RALEIGH, N.C.(WNCN) – While the state is making efforts to vaccinate marginalized communities, people in those populations are still hesitant. Gaining their trust is especially difficult when health care workers are also refusing vaccines.
On Thursday, it was Penella Washington’s turn for her second dose of the COVID-19 vaccine. Washington is the CEO of Advance Community Health and she said it was a good feeling.
“That’s something I wish for other people to realize, how comforting it is when you know you’ve been vaccinated,” Washington said.
However, so far only half of her staff have said they want a vaccine.
“We’ve had about 21-percent of our staff have out and out refused. We have about another 20-percent of our staff who have said, I want to wait and see,” Washington explained.
Enrique Hernandez was one of those employees who initially refused a vaccine. He wanted to wait a year to see what everyone else’s experience was. Those plans changed when his best friend tested positive for the virus.
“I got the call here at work. I just immediately got nervous. Like, wow, I was just with him, my kids, my wife,’ said Hernandez.
He’s now says people should do their homework on the vaccine to clear up any misconceptions or misinformation they may have received.
“Talk to your health care providers, just doing a research,” he said.
Washington thinks hesitancy has to do with confusing information circulating and the speed of the vaccines’ arrivals.
While it was Operation Warp Speed that brought two vaccines to the public within a year of the start to the pandemic, that speed has some people concerned.
“They’re not quite sure what to believe and what not to,” said Washington.
Advance Community Health focuses on bringing services to marginalized communities but up to 35-percent of their patients don’t want the vaccine right now either.
“Some have out and out refused and said, don’t call me again,” said Washington.
She said others, like her own staff, want to wait to learn more before making up their mind.
“I can still understand why people are hesitant. Like my wife still doesn’t want to take it or her mother, so I get why,” Hernandez said.
Washington says they are working to educate patients and employees in person, through social media, and any other way they can. She knows changing their mindsets won’t happen overnight.
“It’s going to be an ongoing challenge. I think it’s going to be about time,” Washington said.
Click here to register for a vaccine with Advance Community Health.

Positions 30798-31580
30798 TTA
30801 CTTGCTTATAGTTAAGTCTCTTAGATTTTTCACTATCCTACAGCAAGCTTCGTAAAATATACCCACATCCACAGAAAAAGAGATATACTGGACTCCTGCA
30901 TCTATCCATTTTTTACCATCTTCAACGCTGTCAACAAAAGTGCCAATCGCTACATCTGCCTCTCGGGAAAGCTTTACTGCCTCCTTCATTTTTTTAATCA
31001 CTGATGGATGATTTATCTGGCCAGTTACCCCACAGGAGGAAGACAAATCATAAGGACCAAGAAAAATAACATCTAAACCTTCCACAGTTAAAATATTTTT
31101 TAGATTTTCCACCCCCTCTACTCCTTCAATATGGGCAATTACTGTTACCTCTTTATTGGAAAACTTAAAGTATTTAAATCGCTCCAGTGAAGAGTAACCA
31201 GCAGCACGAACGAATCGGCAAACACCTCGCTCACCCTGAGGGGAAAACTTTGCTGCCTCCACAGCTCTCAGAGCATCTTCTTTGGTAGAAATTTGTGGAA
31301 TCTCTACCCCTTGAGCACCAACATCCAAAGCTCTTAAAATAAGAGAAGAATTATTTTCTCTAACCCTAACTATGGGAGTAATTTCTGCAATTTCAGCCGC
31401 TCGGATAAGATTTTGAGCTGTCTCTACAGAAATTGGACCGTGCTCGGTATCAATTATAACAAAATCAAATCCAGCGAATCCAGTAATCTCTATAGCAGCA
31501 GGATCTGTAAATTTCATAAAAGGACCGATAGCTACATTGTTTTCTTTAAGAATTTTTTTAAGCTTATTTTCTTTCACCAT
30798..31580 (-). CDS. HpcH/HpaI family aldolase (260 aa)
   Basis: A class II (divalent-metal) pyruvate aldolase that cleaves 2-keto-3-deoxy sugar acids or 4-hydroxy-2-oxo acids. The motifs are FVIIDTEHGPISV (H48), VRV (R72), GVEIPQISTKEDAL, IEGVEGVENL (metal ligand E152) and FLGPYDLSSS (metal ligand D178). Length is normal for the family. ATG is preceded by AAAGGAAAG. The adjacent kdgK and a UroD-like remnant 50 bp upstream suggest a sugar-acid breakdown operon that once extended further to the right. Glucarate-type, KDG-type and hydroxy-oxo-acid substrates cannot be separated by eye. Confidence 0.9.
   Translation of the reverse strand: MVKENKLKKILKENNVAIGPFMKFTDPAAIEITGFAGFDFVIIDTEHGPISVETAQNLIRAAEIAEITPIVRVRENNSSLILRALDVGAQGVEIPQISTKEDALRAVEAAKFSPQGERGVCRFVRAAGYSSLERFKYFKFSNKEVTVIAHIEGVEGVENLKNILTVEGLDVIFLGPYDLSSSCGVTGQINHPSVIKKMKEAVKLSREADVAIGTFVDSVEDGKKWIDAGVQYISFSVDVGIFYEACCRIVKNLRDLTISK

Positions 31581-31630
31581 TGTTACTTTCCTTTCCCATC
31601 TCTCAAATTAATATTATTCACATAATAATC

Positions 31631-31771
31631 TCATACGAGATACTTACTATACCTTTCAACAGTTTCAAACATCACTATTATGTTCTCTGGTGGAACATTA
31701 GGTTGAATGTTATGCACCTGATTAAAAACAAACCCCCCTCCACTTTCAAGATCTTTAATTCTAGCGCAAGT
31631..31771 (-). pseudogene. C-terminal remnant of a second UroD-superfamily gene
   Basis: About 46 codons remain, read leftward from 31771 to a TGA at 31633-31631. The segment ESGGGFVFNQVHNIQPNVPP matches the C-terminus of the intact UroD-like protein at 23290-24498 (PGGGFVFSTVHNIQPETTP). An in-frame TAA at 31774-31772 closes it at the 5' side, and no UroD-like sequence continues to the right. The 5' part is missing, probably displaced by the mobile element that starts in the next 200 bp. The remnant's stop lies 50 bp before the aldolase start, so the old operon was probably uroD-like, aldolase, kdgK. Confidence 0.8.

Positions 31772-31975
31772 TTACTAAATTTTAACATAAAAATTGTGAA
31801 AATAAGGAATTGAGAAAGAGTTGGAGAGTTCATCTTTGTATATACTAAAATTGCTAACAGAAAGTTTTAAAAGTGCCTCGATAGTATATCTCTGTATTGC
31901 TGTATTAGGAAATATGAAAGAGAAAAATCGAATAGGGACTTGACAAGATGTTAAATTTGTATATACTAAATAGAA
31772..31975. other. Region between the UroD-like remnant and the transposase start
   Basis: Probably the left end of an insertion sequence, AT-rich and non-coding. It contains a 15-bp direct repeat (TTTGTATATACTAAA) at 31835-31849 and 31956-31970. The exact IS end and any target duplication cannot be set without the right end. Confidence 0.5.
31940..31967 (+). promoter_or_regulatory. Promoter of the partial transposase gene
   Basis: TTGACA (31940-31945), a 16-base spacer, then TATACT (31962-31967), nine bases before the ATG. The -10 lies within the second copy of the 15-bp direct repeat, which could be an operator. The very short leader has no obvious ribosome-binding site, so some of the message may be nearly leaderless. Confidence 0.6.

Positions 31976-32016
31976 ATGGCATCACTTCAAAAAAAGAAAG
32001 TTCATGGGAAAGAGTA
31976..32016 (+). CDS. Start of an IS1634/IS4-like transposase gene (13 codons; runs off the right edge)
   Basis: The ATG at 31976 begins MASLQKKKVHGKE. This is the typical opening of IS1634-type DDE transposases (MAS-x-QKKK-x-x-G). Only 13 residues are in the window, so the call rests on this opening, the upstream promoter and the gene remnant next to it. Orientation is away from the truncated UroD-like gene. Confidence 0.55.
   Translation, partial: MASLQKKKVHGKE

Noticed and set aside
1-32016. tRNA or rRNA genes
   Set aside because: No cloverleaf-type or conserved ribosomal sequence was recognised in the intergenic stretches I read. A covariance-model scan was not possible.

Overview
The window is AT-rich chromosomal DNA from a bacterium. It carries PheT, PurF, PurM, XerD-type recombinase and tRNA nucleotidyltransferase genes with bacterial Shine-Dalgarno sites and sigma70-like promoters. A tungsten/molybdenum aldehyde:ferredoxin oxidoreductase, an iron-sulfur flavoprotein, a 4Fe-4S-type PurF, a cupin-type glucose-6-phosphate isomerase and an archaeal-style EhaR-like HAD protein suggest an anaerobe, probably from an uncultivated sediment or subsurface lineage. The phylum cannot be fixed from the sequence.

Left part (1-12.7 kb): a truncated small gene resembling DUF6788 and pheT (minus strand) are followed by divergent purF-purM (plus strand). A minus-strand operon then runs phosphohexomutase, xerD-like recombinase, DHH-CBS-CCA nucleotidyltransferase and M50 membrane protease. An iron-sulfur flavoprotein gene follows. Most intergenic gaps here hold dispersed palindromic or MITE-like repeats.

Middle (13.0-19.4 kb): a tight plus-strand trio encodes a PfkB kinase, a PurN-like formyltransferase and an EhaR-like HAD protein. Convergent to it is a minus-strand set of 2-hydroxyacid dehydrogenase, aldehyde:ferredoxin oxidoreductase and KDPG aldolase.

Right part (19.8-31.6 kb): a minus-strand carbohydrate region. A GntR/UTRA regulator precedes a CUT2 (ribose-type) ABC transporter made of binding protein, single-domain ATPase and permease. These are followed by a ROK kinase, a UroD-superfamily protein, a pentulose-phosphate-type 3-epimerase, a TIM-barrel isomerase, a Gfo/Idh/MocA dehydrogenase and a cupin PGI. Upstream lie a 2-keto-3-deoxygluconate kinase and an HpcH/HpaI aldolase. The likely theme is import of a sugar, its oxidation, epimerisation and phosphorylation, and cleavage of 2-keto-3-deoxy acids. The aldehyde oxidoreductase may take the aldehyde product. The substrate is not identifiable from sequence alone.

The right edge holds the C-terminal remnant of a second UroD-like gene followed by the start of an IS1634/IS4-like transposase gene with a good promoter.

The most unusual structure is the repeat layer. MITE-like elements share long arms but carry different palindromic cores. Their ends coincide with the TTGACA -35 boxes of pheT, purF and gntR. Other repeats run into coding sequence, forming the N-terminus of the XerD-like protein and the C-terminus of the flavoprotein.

Severe vaccine reactions
The CDC allows severe reactions to be submitted online through their Vaccine Adverse Event Reporting System.
That system shows that out of North Carolina’s 1.8 million doses, fewer than 300 patients have reported serious vaccine reactions. Most of those were reported after taking the Pfizer/BioNtech vaccine.
It’s important to note that while these are reported incidents, they’re not verified by the CDC to be accurate or actually related to the vaccine. These reports were submitted voluntarily and likely contact biases according to the CDC. The website itself warns “reports alone cannot be used to determine if a vaccine caused or contributed to an adverse event or illness.”
So far, no deaths or hospitalizations have been reported from the vaccine.
Moderna vaccine side effects
Less than 10% of reactions were listed as severe. Below are the most common side effects Moderna reports to the FDA.
- Injection site reaction in 91.6% of patients
- Fatigue in 68.5% of patients
- Headache in 63% of patients
- Muscle pain in 59.6% of patients
- Joint pain in 44.8% of patients
- Chills in 43.4% of patients
Pfizer vaccine side effects
In a report to the FDA, Pfizer reported a number of mild to moderate side effects associated with their vaccine. Those side effects were:
- Injection site reactions in 84.1% of trial participants
- Fatigue in 62.9% of trial participant
- Headache in 55.1% of participants
- Muscle pain in 38.3% of trial participant
- Joint pain in 23.6% of trial participant
- Chills in 31.9 of trial participant
- Fever in 14.2% of trial participant
These side effects were found to be severe in less than 5% of trial participants, according to the report.